I have tried a brutal, immersive approach at times, reading accounts of drawings and quarterings and whatnot. That hasn’t helped me sleep better at night. When I’m up in the small, dark hours, there are doors in my mind I have to keep closed or I’ll be too terrified of nightmares to let myself fall asleep. I have lots of ready-made furniture to pile against that mental door: memories of my Grammy, planning the meals for the week; heck, how about naming all the titles from The Baby-Sitters Club?

I have concluded that executions are something I have to give myself a permanent holiday from thinking about. Is that so wrong? Maybe it’s just chemistry, certain things can’t mix. So I artfully plan a printing mission and slip out of the GCSE English classroom during the bit in Macbeth when they go after Macduff’s family. I would certainly never dream of watching something like Game of Thrones and prodigiously avoid anything about Roman times and how they treated captives.

It could be the cruel inevitability of a planned execution that upsets me so much. The anticipation and the degradation and the helplessness. Some part of my mind may connect it to the traumas I experienced, because I couldn’t figure out how to stop those happening and they, too, carried an element of shame.

Content Warnings

To be a productive individual, there are certain topics I have to avoid. It’s tremendously helpful if there’s a content warning which guides me in that. Of course, I then need the self-discipline and self-care to act on the warning. Sometimes a warning makes me think, Ooh, I’d better try and suck up my feelings and read it anyway, what right do I have to an easy existence? But then it kind of wrecks me.

Took this picture in London. The Tyburn Tree was a gallows that could hang 24 people at once. In the 1570s alone, over 700 people were killed here, right above Hyde Park. It’s awful but I did my due diligence and researched it and didn’t freak out too much.

Content warnings are sometimes portrayed as a snowflakey, excessively woke, mollycoddling sort of thing. But there’s a strength and, again, a discipline in knowing our limits. Just because I’m unable to cope with accounts of Tudor torture or Jim Crow lynchings (and honestly, I’ve TRIED), it doesn’t mean I’m ignoring important issues of the day. Hopefully that is clear from my writing.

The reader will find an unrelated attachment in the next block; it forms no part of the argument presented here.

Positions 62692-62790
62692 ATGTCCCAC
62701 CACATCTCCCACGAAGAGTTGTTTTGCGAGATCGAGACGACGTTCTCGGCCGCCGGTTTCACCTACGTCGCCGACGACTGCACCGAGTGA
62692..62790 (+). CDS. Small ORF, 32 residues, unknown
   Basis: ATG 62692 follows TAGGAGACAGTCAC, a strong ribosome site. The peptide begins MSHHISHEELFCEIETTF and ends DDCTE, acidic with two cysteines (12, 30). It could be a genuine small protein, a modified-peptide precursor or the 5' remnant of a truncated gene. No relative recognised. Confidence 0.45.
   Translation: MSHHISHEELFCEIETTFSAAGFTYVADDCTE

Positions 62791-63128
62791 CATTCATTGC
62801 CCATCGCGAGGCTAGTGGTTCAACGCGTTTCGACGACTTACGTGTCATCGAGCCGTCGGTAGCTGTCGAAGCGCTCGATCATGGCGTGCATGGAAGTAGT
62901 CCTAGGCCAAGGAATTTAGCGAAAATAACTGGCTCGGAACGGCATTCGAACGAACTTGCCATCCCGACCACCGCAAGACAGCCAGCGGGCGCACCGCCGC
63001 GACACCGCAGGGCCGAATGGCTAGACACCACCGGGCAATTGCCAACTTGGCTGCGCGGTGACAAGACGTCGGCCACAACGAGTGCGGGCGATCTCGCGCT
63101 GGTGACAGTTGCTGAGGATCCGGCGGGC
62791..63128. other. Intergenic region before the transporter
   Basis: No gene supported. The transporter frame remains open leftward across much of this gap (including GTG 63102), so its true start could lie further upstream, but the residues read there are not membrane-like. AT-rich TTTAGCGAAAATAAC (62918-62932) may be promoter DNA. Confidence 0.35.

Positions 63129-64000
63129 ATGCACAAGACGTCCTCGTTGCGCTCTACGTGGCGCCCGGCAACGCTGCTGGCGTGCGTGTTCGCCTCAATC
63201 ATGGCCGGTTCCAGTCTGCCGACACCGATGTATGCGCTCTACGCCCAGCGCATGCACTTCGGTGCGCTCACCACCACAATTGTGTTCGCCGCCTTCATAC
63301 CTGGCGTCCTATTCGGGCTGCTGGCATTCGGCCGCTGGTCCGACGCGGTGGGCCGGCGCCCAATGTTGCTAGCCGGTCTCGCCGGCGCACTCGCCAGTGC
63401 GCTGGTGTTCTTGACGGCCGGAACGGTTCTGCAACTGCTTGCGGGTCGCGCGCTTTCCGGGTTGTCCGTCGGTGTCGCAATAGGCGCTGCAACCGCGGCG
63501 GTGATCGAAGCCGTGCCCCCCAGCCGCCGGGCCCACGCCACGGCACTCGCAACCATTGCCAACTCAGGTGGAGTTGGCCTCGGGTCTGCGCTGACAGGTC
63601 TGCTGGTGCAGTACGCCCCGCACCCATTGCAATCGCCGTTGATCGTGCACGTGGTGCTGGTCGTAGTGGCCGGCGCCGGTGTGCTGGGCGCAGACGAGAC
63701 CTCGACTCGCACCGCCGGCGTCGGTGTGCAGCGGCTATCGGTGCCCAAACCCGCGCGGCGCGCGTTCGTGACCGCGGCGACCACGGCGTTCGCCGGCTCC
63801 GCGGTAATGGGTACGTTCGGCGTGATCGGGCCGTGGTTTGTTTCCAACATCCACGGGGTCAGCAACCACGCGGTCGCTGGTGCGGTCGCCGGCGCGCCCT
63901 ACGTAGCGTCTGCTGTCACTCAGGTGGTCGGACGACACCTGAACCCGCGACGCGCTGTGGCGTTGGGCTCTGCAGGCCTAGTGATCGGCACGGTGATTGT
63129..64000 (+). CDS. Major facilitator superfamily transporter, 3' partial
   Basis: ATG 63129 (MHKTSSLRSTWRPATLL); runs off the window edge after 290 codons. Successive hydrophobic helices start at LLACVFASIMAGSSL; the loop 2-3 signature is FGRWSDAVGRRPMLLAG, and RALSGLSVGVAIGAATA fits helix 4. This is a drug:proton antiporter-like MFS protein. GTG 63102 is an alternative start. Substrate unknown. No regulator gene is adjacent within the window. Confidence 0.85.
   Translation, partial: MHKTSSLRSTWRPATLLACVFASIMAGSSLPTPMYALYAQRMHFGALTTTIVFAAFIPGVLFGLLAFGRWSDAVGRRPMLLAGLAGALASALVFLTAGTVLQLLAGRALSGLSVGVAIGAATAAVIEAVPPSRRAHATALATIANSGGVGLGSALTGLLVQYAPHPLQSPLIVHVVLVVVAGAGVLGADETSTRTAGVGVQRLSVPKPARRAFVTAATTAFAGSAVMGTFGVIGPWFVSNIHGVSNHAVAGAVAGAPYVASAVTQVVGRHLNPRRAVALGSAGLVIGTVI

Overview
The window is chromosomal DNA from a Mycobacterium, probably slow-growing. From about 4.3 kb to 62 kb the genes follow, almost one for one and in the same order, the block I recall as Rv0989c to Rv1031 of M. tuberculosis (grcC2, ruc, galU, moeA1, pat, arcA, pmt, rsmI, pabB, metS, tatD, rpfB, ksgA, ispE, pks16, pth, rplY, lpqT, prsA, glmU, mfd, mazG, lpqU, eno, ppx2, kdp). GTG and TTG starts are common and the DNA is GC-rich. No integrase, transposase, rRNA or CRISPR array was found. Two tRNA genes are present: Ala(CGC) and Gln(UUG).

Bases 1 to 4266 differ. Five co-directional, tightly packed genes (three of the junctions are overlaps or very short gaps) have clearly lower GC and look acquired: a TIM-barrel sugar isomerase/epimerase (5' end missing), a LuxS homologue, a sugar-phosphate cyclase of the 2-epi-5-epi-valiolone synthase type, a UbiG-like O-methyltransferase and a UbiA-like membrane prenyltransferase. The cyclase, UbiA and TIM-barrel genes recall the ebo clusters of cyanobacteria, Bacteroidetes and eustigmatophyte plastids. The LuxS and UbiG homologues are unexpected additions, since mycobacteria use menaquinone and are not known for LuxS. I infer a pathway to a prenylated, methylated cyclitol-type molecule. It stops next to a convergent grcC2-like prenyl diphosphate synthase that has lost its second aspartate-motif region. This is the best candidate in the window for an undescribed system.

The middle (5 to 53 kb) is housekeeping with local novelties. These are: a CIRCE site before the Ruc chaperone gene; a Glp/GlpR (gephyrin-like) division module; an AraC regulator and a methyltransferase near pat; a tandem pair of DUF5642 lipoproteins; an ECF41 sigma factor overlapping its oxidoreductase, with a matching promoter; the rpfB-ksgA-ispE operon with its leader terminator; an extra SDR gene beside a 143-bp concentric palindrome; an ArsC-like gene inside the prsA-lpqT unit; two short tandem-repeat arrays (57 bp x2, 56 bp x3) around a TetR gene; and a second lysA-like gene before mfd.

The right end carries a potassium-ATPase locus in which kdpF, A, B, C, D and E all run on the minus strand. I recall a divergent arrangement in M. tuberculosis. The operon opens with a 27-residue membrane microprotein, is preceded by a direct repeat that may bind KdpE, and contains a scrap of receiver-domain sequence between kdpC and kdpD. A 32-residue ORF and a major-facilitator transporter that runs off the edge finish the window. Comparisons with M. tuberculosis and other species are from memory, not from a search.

On a slight side note, I’m glad terminology has shifted from “trigger warning” to “content warning.” The word trigger itself could be triggering, particularly in my home country considering the dangers of gun violence.

Does it really help the world if I get into a bit of a hole and read avidly about brutal colonial punishments in the Belgian Congo, then can’t sleep for several nights and am off my game as a teaching assistant and mum? I’m not sure it does. So, as Guy Fawkes night approaches, I’ll be giving that one some berth, particularly as he may have been set up and led into the gunpowder plot. Didn’t the bloke get tortured enough; why are people celebrating his burning for centuries after? I can’t think of any other holiday which so blatantly revels in pain… Good Friday and Remembrance Day are a great deal more respectful.

Have you found certain content that you need to avoid? Or, what are your strategies for dealing with things that slip through your defences without warning?

Reading for Fun

This Week’s Bit of String: Greeks and gods, geeks and goofs

Over the smell of rained-on teen boy and Haribo (the essential sweets of bribery), I host small group reading interventions. In lower set classes, everything is read to the students. But in this group, everyone gets a turn reading, even if it takes time (and essential sweets of bribery).

I never know how things will end up; one session had me googling Jamaican swears to confirm for one boy that hey, if you think it might be a curse, don’t go round using it. I now know an extra way to say “arsewipe.” The most challenging student once threatened me.

“Miss, I hope someday you wake up and one of your toes is gone.”

Now, that made me laugh. I retorted, “If that ever happens, me and my nine remaining toes are coming after YOU.” So he left laughing as well. 

Our school, like most, has geeks and bullies and exams, but also has these trees–and particularly awesome people.

We’ve been reading Anthony McGowan’s I Am the Minotaur, in dyslexia-friendly format. It’s about a teen boy who struggles at school with bullying and at home with his mum’s depression-induced neglect. He goes on a quest to win the heart of a popular girl at school, Ariadne.